Meloxicam: Package Insert and Label Information (Page 2 of 4)
5.12 Hematologic Toxicity
Anemia has occurred in NSAID-treated patients. This may be due to occult or gross blood loss, fluid retention, or an incompletely described effect upon erythropoiesis. If a patient treated with meloxicam capsules have any signs or symptoms of anemia, monitor hemoglobin or hematocrit.
NSAIDs, including meloxicam, may increase the risk of bleeding events. Concomitant use of warfarin and other anticoagulants, antiplatelet agents (e.g., aspirin), and serotonin reuptake inhibitors (SSRIs) and serotonin norepinephrine reuptake inhibitors (SNRIs) may increase this risk. Monitor these patients for signs of bleeding [see Drug Interactions (7) ].
5.13 Masking of Inflammation and Fever
The pharmacological activity of meloxicam capsules in reducing inflammation, and possibly fever, may diminish the utility of diagnostic signs in detecting infections.
5.14 Laboratory Monitoring
Because serious GI bleeding, hepatotoxicity, and renal injury can occur without warning symptoms or signs, consider monitoring patients on long-term NSAID treatment with a CBC and a chemistry profile periodically [see Warnings and Precautions (5.2, 5.3, 5.6)].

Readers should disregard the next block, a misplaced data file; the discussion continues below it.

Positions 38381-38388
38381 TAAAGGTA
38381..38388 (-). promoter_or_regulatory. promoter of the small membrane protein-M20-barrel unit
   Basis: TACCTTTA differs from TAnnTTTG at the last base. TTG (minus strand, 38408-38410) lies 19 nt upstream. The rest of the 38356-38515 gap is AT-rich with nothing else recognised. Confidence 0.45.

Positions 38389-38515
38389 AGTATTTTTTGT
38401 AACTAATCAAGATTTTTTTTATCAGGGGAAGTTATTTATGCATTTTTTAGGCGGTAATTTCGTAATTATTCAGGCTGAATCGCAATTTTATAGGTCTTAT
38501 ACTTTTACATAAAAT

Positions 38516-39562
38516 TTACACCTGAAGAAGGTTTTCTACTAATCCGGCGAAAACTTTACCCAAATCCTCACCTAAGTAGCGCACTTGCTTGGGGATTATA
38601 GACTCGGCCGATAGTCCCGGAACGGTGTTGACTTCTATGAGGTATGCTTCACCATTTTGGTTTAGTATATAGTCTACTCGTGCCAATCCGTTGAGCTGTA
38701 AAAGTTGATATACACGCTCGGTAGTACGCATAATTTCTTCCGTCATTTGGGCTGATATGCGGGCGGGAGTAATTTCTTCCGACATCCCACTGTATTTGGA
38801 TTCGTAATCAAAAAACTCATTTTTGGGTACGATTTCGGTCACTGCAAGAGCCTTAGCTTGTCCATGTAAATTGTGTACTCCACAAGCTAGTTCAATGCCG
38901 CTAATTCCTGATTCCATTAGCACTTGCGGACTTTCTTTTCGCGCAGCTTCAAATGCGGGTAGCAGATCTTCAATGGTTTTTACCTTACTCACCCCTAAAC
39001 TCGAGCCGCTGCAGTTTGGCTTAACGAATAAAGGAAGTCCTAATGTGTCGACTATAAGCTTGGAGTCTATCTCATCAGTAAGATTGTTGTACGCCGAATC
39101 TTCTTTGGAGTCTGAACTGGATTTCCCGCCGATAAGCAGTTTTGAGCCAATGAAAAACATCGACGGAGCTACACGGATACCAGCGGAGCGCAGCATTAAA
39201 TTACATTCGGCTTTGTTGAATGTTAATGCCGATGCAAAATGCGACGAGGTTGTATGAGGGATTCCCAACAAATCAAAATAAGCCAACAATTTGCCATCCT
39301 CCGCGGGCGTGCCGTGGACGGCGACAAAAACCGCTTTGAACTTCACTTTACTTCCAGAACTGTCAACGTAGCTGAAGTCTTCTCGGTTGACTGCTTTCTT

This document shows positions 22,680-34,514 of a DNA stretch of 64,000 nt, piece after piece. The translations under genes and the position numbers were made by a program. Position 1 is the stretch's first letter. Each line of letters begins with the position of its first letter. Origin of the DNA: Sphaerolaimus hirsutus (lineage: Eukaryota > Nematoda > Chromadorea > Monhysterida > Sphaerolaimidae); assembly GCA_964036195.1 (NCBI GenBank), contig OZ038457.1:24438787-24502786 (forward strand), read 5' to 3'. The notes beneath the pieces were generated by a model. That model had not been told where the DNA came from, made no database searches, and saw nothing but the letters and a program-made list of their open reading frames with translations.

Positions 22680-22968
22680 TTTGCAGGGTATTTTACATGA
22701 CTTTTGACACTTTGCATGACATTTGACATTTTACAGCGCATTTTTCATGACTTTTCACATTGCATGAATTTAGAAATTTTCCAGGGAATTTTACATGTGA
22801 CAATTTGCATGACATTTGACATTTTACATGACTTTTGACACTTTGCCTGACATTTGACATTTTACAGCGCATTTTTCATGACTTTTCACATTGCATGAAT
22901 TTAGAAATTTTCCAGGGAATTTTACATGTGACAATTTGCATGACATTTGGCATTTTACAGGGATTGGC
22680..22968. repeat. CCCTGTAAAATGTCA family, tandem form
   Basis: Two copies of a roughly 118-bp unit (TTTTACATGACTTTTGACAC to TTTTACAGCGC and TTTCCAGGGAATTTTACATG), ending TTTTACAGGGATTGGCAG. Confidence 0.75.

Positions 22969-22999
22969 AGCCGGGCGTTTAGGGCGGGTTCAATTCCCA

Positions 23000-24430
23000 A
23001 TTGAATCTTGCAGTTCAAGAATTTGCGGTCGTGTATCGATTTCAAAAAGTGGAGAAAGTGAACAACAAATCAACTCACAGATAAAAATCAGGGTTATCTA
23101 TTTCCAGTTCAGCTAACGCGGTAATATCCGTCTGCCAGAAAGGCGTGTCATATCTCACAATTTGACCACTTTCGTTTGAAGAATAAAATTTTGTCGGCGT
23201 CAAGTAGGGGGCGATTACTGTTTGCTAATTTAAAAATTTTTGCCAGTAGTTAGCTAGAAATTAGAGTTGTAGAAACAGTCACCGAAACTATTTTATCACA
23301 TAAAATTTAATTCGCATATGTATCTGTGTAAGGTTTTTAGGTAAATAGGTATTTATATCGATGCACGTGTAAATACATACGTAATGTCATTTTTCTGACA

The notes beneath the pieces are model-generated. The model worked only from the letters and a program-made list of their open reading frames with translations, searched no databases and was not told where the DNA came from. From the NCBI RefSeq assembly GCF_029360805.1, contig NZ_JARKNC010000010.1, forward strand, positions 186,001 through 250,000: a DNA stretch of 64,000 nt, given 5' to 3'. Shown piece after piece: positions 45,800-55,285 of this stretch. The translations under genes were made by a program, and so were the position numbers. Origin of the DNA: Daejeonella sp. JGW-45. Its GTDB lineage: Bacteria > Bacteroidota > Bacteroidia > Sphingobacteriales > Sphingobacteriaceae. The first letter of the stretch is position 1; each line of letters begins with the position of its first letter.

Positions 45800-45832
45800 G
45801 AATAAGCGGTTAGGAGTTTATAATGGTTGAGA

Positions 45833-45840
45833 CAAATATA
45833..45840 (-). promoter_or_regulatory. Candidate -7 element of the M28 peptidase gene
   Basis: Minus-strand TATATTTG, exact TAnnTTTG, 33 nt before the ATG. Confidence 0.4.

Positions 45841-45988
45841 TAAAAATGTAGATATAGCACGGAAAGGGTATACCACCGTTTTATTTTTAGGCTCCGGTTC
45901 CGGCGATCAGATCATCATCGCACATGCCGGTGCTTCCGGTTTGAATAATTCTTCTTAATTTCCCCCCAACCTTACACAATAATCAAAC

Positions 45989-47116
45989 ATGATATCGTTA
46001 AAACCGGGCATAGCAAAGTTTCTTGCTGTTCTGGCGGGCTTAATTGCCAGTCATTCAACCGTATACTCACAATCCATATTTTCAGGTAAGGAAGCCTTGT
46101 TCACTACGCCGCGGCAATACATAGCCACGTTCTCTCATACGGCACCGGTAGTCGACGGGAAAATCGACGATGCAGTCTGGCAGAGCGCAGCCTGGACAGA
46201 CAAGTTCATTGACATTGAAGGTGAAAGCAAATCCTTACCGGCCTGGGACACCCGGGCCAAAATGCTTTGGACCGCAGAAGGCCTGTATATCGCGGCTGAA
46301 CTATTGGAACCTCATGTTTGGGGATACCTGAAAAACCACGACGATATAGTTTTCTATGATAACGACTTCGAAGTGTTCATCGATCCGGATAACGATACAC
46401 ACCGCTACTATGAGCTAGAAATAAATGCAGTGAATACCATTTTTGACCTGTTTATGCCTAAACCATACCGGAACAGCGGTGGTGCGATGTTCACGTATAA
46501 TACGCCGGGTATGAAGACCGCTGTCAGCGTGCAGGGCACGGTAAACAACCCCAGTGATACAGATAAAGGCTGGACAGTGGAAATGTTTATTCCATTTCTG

6 ADVERSE REACTIONS
The following adverse reactions are discussed in greater detail in other sections of the labeling:
• Cardiovascular Thrombotic Events [see Warnings and Precautions (5.1) ]
• GI Bleeding, Ulceration and Perforation [see Warnings and Precautions (5.2) ]
• Hepatotoxicity [see Warnings and Precautions (5.3) ]
• Hypertension [see Warnings and Precautions (5.4) ]
• Heart Failure and Edema [see Warnings and Precautions (5.5) ]
• Renal Toxicity and Hyperkalemia [see Warnings and Precautions (5.6) ]
• Anaphylactic Reactions [see Warnings and Precautions (5.7) ]
• Serious Skin Reactions [see Warnings and Precautions (5.9) ]
• Hematologic Toxicity [see Warnings and Precautions (5.11) ]
6.1 Clinical Trials Experience
Because clinical trials are conducted under widely varying conditions, adverse reaction rates observed in the clinical trials of a drug cannot be directly compared to rates in the clinical trials of another drug and may not reflect the rates observed in practice.
Adverse Reactions in Patients with Osteoarthritis Pain
Eight hundred sixty-eight (868) patients with osteoarthritis pain, ranging in age from 40 to 87 years, were enrolled in two Phase 3 clinical trials and received meloxicam capsules 5 mg or 10 mg once daily. Fifty percent (50%) of patients were aged 61 years or older.
Two hundred sixty-nine (269) patients received meloxicam capsules 5 mg or 10 mg once daily in the 12-week, double-blind, placebo-controlled, clinical trial of osteoarthritis pain of the knee or hip. The most frequent adverse reactions in this study are summarized in Table 1.
|Adverse Reactions||Meloxicam Capsules 5 mg or 10 mg N=269||Placebo N=133|